Exploring the issues
Through programs such as those administered by Notre Dame’s Institute for Educational Initiatives, the University continues to explore the complex issues around K-12 education. The Center for Research on Educational Opportunities (CREO) conducts basic and applied research on schools and the learning process in hopes of making a significant contribution toward attaining educational excellence and equity in American education. “Our research is essential,” says Mark Berends, CREO’s director, “because issues of educational equity and excellence will be critical for years to come.”
Notre Dame’s interdisciplinary Education, Schooling and Society (ESS) minor is one of the largest minors in the College of Arts and Letters. Designed to help students acquire diverse perspectives on important questions in education, ESS encourages them to view educational issues through the lenses of anthropology, English, history, philosophy, political science, psychology, sociology and theology, thus enabling them to better understand the complexities of education and education reform. “We work with students on developing research methods and conducting interviews, focus groups, discourse analysis and ethnography,” explains Stuart Greene, ESS director. “They do a capstone research project which allows them to see firsthand the effects of issues like poverty and segregation in schools.”
All in the community
Beyond the walls of school buildings, Notre Dame also is taking an inventive approach to learning through community engagement.
Through the IEI, a new Notre Dame partnership with the National Math and Science Initiative (NMSI) will help to bring STEM college-level courses to more students in secondary schools across Indiana.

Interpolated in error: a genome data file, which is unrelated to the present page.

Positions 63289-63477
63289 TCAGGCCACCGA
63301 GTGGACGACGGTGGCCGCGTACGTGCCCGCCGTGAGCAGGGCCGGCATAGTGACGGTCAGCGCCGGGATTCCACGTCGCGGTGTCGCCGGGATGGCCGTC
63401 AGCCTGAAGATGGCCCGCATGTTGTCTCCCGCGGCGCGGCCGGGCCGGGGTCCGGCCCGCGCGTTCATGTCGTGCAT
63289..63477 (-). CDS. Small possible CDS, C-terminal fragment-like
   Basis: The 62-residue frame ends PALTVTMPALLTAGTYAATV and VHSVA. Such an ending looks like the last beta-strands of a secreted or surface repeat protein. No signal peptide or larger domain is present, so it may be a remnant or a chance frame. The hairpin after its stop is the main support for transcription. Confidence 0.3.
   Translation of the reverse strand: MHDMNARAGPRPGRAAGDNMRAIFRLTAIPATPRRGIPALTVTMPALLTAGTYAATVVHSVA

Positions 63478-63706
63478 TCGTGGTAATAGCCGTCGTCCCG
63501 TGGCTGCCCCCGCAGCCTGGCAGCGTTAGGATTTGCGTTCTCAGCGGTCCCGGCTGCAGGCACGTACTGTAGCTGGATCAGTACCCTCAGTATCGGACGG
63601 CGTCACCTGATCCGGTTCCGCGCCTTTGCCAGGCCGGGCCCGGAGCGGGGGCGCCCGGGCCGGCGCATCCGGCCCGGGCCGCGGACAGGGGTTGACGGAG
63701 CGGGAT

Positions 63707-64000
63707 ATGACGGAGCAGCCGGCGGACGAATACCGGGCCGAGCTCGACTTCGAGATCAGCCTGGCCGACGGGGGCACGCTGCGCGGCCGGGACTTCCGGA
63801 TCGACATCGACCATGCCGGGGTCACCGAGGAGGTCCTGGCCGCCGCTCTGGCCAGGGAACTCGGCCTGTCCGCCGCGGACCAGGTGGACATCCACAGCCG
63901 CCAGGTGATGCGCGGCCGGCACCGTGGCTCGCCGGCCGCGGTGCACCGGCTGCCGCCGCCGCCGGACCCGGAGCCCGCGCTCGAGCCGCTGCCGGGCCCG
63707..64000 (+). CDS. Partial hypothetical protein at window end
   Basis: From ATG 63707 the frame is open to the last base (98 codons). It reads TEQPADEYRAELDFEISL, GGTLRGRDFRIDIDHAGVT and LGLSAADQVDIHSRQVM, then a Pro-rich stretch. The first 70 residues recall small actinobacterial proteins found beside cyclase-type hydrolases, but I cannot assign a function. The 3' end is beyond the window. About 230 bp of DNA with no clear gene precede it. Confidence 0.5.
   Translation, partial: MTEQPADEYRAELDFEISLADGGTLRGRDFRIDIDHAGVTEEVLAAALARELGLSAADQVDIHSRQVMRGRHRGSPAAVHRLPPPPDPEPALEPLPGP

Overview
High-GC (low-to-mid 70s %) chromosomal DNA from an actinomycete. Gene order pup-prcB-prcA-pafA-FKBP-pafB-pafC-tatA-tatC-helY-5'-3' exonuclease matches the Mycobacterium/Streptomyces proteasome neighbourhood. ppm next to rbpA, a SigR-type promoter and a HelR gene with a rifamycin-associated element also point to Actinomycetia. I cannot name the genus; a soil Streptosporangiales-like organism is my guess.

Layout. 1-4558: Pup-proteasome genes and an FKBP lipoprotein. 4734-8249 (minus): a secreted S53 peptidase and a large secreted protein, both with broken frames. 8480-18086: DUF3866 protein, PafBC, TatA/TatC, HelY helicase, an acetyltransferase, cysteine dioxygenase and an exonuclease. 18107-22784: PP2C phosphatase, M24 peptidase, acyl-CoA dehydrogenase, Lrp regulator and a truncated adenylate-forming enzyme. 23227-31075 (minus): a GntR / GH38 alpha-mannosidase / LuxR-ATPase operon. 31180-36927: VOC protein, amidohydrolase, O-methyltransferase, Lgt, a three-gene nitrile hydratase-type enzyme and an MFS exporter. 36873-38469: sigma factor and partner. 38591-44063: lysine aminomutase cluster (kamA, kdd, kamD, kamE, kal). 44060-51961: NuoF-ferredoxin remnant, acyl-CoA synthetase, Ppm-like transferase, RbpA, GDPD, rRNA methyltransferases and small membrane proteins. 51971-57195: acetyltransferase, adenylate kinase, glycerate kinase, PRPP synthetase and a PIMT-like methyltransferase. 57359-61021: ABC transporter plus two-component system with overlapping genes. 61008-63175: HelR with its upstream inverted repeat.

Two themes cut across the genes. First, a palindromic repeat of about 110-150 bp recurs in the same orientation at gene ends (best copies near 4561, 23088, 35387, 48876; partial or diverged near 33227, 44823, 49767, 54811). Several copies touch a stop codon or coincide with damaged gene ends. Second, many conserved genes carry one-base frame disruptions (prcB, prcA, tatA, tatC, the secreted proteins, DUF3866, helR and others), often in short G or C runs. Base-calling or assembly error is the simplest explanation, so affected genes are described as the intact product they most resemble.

The Robinson Community Learning Center (RCLC) was started in 2001 as an off-campus educational initiative of Notre Dame’s President’s Office at the University of Notre Dame in partnership with Northeast Neighborhood residents of South Bend. An estimated 500 participants come through the doors of the center each week for regular programming and the center also partners with the community schools in the South Bend area, with program outreach that connects with nearly 8,000 additional youth per year. This level of outreach is only possible due to strong and intentional relationships with community partners and the shared resources of the University and community.
The center features gathering space and a learning center where hundreds of college volunteers participate in the RCLC tutoring program each year, matched one-to-one with area children. In addition, the RCLC maintains a commitment to provide a high-quality technology center and offers classes in basic computing, Microsoft products, financial literacy, entrepreneurship, and more. GED classes and English as a second language are offered by the South Bend School Corporation’s Adult Education Office.
“The Robinson Community Learning Center has been a bright light in the community for a decade, and Notre Dame remains committed to the educational opportunities offered there,” said Rev. John I. Jenkins, C.S.C., Notre Dame’s president, on the occasion of the center’s 10th anniversary in 2011. “I’m confident the next 10 years will continue the momentum for the center’s students and their families.”
In communities across the United States, representatives of Notre Dame’s Alliance for Catholic Education (ACE) are pursuing the mission to “sustain, strengthen, and transform Catholic K-12 education” by assisting principals and dioceses in a variety of ways. The signature ACE program, founded in 1993, sends young teachers to serve in under-resourced Catholic schools as part of a two-year formation process that combines an M.Ed. curriculum with community-building experience and personal spiritual growth. Learn more at ace.nd.edu and iei.nd.edu.
To join the conversation on K-12 education, visit forum.nd.edu to learn about upcoming Notre Dame Forum events.